Thursday, 18 February 2010

Clueless Tex flaunts his ignorance

I observe that Mr. Scott 'Tex' Johnson is now demonstrating his ignorance by challenging the authenticity of Dr. Peter Vandernat's 70% retail sales test for determining the legitimacy of any pyramid sales scheme. Perhaps we should refer Mr. Johnson to the only published academic paper which explains exactly how to evaluate a pyramid scam disguised as a 'direct selling scheme.' This intellectually-rigorous analysis is entitled: 'Marketing Fraud: An Approach to Differentiating Multilevel Marketing from Pyramid Schemes'; it was published in the 21st Journal of Public Policy and Marketing (Spring 2002) pages 139-151. In this paper( which Dr. Vandernat co-authored with William Keep), the irrefutable legal and mathematical reasons for the application of the 70% retail test to direct sales schemes are clearly set out. However, back in the early 1970s, FTC lawyers already knew that exorbitant controlled prices producing a lack of significant external revenue were the essential criteria which identified a closed-market pyramid sales swindle. About 20 years later, Dr. Vandernat (as senior economist at the FTC) calculated exactly what percentage of external revenue was generally required to legitimize a direct sales scheme.
Arrogantly, Mr. Johnson assumes that I have no knowledge of a much-publicized letter of January 14th 2004, sent by James A. Kohm (acting director of marketing practices at the FTC) to Neil H. Offen (president of the so-called 'US Direct Selling Association'). According to many 'Multilevel Marketing' racketeers and their apologists, this letter totally rejects all previous, and long-standing, FTC interpretations of federal law and federal court rulings which made it a fundamental requirement of direct sales schemes to have significant retail sales to persons who are not participants in these schemes. This dubious document is entitled 'Staff Advisory Opinion- Pyramid Scheme Analysis.'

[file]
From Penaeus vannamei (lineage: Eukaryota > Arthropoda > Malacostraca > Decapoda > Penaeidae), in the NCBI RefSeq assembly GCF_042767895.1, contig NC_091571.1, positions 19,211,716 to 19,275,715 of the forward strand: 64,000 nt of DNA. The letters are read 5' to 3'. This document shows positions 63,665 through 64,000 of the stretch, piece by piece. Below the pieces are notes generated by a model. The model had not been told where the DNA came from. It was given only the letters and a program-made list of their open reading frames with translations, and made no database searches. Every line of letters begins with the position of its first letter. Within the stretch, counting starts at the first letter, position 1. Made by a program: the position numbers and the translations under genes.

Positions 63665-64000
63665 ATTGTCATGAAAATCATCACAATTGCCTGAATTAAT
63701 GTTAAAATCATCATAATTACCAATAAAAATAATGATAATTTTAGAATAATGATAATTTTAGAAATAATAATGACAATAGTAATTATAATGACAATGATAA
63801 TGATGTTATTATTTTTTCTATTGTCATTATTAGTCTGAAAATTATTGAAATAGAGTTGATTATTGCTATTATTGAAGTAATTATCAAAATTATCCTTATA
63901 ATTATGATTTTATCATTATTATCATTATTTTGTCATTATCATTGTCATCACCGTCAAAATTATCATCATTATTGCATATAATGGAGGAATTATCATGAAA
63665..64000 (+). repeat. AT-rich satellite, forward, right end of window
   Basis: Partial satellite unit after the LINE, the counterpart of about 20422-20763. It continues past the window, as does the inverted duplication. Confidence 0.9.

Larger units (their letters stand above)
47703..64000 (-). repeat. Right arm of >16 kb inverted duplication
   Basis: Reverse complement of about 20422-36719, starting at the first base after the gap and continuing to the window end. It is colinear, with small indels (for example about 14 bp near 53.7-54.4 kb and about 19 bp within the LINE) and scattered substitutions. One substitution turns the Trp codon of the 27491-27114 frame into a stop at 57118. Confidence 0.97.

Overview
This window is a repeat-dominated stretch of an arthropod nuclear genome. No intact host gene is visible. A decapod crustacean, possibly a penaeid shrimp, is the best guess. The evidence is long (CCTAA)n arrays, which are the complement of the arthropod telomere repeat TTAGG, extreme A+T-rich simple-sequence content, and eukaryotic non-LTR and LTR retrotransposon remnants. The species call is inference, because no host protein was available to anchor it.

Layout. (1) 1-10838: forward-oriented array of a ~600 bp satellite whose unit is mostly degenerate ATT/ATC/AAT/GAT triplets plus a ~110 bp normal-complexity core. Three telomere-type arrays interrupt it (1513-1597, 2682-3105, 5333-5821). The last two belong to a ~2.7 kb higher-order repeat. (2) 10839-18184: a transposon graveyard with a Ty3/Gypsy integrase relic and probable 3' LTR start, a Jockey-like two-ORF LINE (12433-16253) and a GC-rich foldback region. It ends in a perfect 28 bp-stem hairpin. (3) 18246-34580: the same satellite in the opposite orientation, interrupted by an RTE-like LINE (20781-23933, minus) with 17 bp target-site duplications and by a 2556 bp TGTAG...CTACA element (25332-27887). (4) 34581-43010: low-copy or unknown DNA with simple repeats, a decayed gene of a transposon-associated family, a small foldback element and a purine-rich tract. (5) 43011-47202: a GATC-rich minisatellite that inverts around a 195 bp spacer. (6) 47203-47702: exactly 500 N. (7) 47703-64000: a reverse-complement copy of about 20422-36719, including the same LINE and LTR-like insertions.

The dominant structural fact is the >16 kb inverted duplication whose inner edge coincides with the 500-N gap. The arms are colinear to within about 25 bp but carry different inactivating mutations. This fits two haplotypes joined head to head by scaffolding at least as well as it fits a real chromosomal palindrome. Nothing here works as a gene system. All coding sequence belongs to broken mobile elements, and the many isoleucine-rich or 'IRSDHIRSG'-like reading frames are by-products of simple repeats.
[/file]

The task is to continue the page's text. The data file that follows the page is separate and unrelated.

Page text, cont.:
Mr. Kohm's less-than-intellectually-rigorous analysis has been widely-circulated by deluded 'MLM' participants (like Mr. Johnson) to deceive potential recruits into believing that internal purchases made by 'MLM' participants are authentic retail sales.
Obviously, this half-baked rubbish has been spoon fed to Mr. Johnson by his 'Amway' handlers and, typically, he's swallowed it without a second's thought.
David Brear


Tex said...


Read the note in the lower left corner of page 139. LOL

I'll read and comment on the entire paper later.

Tex said...

I will note there are differences, and probably confusion and errors, on the part of the courts, over the definition of the 70% rule.

Therefore, the final court judgments cannot, by definition, be regarded as reliable.

Tex said...

I will make another preliminary comment; the authors appear to be making a relatively simple issue overly complex AND ignore important factors (such as whether the products are priced to be competitive in the market, and including overhead costs, such as the ATS), to the point their analysis has little connection to reality, not a new thing for economists, as they often get lost in their equations but have little to no practical business knowledge. No wonder you like them, Brear!

IBOFB said...

It's actually Brear who is flaunting his ignorance, or perhaps his dishonesty. Since that paper, Peter Vander Nat has modified his position somewhat -

“Deciding what a retail sale is can be tricky,” Peter Vander Nat, the FTC economist who co-wrote a 2002 paper on the subject, says it depends on intent.

“If people are buying because they want to use a company’s products, those sales can count as “retail.”

Joecool said...

IBOs buy products because they think Amway will make them rich. Once that dream disappears, so does their desire to purchase Amway products.

Tex said...


Intent is impossible to quantify. The only realistic measure is retail sales to non-IBOs.

I am reading the paper now, it is filled with errors and issues that do not apply to Amway.

Tex said...

Okay, I read it. It's TOTAL Bullshit. There is no reliance on the past or current regulatory requirements, gross misunderstandings of definitions, etc.